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Teaching EFL in a Kindergarten As a foreign kindergarten teacher of children between the ages of two and five I know there are a variety of ways children learn and can be taught a new language. Learning a new language at this early age is beneficial in many ways to children. There are many other methods that have been developed for teaching language to children; one method is Total Physical Response (TPR). Our school uses language immersion to teach its students
The benefits of learning a new language at a young age are huge. Scientific research has proven that children who have learned a second language have denser brain tissue resulting in higher test scores and better reading skills than children knowing only one language. Learning young also gives children the opportunity to develop an authentic accent in English. Children are much more perceptive at hearing differences in tones and are able to mimic them much better than teens or adults. Learning another language can also bring a greater understanding of a child?s native one. Learning how a new language works often brings about curiosity and insight into their native one. Another benefit is more career and college opportunities. Second languages; especially the knowledge of English are highly sought after. English speakers have an advantage over non-speakers of finding a job and being admitted into colleges.
Total Physical Response is a method of teaching that mimics the way in which the child learned his native language. students
are encouraged to physically respond to words used by the teacher. Simon Says is a great game that can be used because it links movement and words together. Kindergarteners are very active and enjoy moving around and playing games, because of this TPR is very effective in teaching young children. This method of teaching together with the immersion program is great for young children. It keeps them involved and interested during the day.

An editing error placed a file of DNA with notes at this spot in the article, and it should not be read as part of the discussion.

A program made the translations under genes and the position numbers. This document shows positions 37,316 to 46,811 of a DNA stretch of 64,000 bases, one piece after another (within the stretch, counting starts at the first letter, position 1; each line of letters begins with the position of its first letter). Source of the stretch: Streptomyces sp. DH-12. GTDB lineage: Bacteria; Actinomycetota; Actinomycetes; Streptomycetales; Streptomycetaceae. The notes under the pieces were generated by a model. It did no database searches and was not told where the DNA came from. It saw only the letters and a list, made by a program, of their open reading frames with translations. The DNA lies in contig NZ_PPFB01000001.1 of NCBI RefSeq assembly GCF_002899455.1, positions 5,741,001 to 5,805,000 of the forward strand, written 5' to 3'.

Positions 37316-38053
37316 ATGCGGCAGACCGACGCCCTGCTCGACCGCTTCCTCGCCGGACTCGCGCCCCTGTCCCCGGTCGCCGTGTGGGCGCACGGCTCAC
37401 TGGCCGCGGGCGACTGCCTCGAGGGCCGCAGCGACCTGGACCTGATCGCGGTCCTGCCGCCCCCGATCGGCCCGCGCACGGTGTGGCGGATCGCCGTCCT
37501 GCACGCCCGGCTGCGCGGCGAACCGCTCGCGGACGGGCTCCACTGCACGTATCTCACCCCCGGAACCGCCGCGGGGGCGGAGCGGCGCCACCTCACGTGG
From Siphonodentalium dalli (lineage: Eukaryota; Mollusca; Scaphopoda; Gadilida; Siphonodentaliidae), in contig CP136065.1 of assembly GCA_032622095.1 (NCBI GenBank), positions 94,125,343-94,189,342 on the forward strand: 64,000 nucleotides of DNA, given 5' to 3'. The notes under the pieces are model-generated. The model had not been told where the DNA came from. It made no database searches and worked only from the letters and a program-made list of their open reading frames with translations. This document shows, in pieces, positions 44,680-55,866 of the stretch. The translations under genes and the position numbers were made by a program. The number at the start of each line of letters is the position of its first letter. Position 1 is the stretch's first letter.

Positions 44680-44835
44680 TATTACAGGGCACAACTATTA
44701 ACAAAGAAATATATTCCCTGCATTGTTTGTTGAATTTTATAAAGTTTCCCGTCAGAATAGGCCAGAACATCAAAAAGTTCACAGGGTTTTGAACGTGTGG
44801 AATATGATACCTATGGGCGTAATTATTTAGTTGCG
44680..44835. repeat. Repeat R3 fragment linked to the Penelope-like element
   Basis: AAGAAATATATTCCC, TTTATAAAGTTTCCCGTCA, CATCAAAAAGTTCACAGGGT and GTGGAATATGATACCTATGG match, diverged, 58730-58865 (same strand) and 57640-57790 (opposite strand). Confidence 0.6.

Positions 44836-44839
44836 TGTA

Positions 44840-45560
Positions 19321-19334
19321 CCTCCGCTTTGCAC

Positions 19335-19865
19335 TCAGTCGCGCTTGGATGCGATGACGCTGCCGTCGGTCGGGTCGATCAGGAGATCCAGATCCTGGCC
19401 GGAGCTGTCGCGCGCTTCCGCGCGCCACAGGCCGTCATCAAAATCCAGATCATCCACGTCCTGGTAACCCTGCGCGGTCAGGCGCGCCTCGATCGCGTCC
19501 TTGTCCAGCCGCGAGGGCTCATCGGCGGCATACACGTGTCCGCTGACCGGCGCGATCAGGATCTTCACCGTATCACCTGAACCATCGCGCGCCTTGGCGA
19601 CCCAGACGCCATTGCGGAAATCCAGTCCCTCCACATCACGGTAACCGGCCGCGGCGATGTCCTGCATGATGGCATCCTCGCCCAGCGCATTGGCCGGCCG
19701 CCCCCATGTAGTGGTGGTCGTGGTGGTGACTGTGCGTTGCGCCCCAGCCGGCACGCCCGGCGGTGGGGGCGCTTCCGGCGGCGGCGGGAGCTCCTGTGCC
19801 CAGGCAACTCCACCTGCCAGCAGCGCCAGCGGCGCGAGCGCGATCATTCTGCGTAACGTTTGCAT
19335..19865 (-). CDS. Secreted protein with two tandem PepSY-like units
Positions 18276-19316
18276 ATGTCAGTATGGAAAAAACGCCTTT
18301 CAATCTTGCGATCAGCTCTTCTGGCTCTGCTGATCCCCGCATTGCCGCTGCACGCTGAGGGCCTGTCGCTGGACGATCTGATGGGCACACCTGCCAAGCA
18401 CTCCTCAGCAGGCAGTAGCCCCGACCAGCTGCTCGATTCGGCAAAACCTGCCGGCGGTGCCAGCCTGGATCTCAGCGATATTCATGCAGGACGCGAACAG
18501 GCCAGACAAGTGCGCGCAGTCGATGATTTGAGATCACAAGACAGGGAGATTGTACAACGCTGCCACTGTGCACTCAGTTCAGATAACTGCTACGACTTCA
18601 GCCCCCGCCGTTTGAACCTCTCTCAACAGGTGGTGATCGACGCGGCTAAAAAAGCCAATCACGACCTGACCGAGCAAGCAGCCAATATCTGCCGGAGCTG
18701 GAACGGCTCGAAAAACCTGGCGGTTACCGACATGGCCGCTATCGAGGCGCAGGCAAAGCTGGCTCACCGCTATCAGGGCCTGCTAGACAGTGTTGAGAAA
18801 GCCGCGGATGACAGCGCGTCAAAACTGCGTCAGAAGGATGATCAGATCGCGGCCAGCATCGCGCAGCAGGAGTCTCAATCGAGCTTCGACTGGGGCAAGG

In our preschool classroom only English is spoken to the children throughout the day; this is called language immersion. When first introduced to this method the child will insist on using their native language; even if they aren?t understood. After some time the child will then go through a silent period, this is when the child realizes that the language they are using is not being understood. During this time they will spend a lot more time observing and non-verbally communicating. When the child has gained some confidence he will start to form simple sentences by pairing together a few words. After some time the child?s sentences will become longer and he will talk more often. Eventually his grammar and understanding of the new language will improve and he will be able to use it much more effectively.
Overall, learning a second language is very important to children. They tend to pick up the language faster and more naturally than adults. It is scientifically proven to aid in brain development aiding in cognitive development and paving the road for a successful career. It is important to remember to keep the classroom a fun and interesting place. This aids in the learning and acquisition of new vocabulary by making the child feel confident and comfortable in his surroundings. I highly recommend teaching your child at a young age to ensure thorough acquisition of the new language and a head start in learning.